Explaning further on the legal aspect, a researcher at Indonesian Institute of Sciences (LIPI) Jakarta, Laely Nurhidayah,  said that there were two international frameworks that can be used to address the transboundary haze pollution in the Asean region namely the customary international law and treaties.

The customary international law’s framework involves the state responsibility’s principles namely the duty to prevent transboundary pollution and duty to compensate, she said in her paper “The Influence of International Law upon Asean Approaches in Addressing Transboundary Haze Pollution in the Asean Region.

Laely who is currently doing her Phd in Law at Macquarie University, Australia, had presented the paper at the 3rd National University of Singapore (NUS)-Asian SIL (Society of International Law) Young Scholars Workshop in 2012. She made available the paper when contacted by Bernama on the haze issue.

She said that these principles, known as the no harm principle, state that: “States have, in accordance with the Charter of United Nations and the principle of international law, the sovereign right to exploit their own resources pursuant to their own environmental and development policies.

“The States also have the responsibility to ensure that activities within their jurisdiction or control do not cause damage to the environment of other States or of areas beyond the limits of national jurisdiction.”

Legally, these principles can be effective in addressing the transboundary haze pollution problem because according to the principles, state has an obligation not to cause environmental damage to other countries and to pay compensation for the damage caused, she said.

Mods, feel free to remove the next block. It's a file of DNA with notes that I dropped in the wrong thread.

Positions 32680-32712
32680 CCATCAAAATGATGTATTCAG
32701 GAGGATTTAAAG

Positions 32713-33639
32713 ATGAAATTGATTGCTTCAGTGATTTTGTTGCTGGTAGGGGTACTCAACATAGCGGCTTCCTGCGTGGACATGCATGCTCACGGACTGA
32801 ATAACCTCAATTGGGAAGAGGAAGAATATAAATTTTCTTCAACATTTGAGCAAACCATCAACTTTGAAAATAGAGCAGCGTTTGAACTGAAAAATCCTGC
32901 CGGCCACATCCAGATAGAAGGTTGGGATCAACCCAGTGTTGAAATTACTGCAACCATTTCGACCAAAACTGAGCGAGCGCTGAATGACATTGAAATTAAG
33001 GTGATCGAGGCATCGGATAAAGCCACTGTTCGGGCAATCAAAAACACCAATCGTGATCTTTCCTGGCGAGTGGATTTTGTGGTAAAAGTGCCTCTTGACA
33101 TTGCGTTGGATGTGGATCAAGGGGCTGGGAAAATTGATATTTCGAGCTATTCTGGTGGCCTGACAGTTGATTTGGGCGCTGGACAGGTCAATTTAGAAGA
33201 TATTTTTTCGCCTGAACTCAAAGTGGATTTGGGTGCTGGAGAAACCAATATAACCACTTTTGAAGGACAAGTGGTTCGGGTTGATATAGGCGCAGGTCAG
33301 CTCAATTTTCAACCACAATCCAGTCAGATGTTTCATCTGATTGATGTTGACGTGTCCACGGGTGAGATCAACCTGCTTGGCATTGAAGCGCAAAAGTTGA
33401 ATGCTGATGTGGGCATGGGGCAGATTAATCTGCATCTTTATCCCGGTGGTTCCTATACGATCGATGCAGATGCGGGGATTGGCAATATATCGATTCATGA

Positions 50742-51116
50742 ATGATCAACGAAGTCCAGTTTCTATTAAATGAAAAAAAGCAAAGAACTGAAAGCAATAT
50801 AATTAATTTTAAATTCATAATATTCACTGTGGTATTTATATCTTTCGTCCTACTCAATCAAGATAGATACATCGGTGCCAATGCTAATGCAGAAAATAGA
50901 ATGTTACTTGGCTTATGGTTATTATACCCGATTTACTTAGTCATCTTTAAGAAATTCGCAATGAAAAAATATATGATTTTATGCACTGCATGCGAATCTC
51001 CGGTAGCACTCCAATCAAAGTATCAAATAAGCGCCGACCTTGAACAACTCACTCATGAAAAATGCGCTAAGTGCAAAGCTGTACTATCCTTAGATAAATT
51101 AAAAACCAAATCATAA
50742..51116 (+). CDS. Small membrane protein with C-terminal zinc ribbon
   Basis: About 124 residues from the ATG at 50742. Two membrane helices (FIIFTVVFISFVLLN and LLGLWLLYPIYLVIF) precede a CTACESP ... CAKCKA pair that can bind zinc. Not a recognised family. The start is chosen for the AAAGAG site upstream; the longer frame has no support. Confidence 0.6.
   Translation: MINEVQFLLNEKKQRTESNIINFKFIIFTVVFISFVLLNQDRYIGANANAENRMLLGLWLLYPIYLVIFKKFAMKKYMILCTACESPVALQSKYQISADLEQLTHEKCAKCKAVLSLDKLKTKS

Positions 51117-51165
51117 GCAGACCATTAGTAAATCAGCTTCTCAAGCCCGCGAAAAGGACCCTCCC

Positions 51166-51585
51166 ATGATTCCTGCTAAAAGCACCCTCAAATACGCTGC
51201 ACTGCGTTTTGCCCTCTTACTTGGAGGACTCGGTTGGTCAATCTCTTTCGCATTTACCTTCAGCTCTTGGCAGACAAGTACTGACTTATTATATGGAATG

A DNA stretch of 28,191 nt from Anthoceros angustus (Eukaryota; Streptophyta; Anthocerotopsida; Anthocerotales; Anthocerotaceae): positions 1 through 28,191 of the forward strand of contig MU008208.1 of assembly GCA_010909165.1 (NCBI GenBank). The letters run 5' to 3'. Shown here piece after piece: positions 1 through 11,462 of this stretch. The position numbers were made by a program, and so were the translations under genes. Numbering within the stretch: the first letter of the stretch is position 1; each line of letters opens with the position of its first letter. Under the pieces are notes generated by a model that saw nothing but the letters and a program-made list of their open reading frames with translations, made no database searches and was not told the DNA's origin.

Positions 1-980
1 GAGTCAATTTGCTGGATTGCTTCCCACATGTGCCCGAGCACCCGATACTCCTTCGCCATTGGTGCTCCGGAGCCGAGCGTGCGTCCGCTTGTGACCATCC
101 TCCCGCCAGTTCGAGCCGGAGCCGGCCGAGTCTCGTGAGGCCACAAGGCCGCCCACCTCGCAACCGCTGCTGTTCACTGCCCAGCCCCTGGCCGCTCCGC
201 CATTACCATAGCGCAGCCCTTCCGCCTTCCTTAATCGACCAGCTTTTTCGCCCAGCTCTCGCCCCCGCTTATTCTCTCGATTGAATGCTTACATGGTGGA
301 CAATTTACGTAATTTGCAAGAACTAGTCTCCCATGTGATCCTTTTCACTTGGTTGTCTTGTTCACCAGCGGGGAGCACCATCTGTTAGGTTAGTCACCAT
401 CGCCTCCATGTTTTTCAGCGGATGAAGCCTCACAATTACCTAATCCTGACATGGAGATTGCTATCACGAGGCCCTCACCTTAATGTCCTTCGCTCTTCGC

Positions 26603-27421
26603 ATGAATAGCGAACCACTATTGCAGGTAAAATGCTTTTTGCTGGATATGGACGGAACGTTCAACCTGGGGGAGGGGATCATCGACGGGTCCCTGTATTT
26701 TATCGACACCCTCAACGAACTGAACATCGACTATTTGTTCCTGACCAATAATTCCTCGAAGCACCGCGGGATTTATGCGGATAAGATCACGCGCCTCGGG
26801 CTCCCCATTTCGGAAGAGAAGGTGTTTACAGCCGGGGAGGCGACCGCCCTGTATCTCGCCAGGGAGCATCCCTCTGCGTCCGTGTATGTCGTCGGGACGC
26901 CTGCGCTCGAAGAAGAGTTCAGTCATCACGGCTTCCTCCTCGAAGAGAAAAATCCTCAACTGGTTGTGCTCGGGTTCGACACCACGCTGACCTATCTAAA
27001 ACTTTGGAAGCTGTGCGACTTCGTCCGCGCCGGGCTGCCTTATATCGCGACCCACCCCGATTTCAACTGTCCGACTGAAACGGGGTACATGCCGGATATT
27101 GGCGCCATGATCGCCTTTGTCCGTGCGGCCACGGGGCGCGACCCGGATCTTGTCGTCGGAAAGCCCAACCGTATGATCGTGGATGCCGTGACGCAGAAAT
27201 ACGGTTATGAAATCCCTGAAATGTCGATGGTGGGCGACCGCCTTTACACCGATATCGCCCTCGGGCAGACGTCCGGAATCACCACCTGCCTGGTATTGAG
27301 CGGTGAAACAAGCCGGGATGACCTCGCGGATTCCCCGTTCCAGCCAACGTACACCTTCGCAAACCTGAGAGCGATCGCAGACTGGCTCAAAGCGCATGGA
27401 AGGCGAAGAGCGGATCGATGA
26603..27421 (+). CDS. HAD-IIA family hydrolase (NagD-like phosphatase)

However she said that the principles were constrained by the rule of State sovereignty, reflected in the “Asean Way”, especially in developing a State responsibility and liability system at regional level, which is not a politically viable option.

Laely quoted a statement by former Asean Secretary-General, Rodolfo Severino in 1999, who said that the 10-member Asean countries cannot sue polluting members, which are responsible for transboundary pollution because of the grouping’s principle of non-intervention.

She said that Asean has adopted the customary international law no harm principle into its legal framework, particularly as stated in article 3(1) of the Asean Agreement on Transboundary Haze Pollution (AATHP), but with the addition of the words “harm to human health of other States”.

Article 3(1) reads: “The parties have, in accordance with the Charter of United Nations and the principle of international law, the sovereign right to exploit their own resources pursuant to their own environmental and development policies, and the responsibility to ensure that activities within their jurisdiction or control do not cause damage to the environment and harm to human health of other States or of areas beyond the limits of national jurisdiction.”

This agreement however does not contain any rule on State liability as to damage, she said citing Article 27 of the AATHP, which stated that any dispute between Parties as to the interpretation or application of, or compliance with, this Agreement or any protocol thereto, shall be settled amicably by consultation or negotiation.

Laely explained that Asean is relying more on prevention and cooperation measures rather than establishing a liability regime or adopting formal legal instruments to protect the environment in addressing shared environmental problems.

She also noted that the agreement does not directly forbid certain types of conduct but instead, merely encourages the parties to promote zero burning policies and reiterated that the provisions in the Asean Agreement on Transboundary Haze Pollution do not contain any obligation to make compensation.

With the meeting on the Transboundary Haze Pollution brought forward it is hoped that Asean will be able to tackle and take another look into the issue in the spirit of togetherness, so that there won’t be anymore “finger-pointing.” — Bernama